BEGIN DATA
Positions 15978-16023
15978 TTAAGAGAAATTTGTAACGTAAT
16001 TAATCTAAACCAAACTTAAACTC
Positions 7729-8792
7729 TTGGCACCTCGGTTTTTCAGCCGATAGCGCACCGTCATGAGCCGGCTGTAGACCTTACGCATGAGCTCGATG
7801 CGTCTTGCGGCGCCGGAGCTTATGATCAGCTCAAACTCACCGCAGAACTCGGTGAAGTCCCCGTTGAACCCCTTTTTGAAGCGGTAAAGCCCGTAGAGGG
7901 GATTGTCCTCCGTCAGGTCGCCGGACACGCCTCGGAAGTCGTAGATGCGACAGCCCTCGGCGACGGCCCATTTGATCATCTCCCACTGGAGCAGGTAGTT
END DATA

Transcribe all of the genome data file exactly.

Positions 15978-16023
15978 TTAAGAGAAATTTGTAACGTAAT
16001 TAATCTAAACCAAACTTAAACTC
Positions 7729-8792
7729 TTGGCACCTCGGTTTTTCAGCCGATAGCGCACCGTCATGAGCCGGCTGTAGACCTTACGCATGAGCTCGATG
7801 CGTCTTGCGGCGCCGGAGCTTATGATCAGCTCAAACTCACCGCAGAACTCGGTGAAGTCCCCGTTGAACCCCTTTTTGAAGCGGTAAAGCCCGTAGAGGG
7901 GATTGTCCTCCGTCAGGTCGCCGGACACGCCTCGGAAGTCGTAGATGCGACAGCCCTCGGCGACGGCCCATTTGATCATCTCCCACTGGAGCAGGTAGTT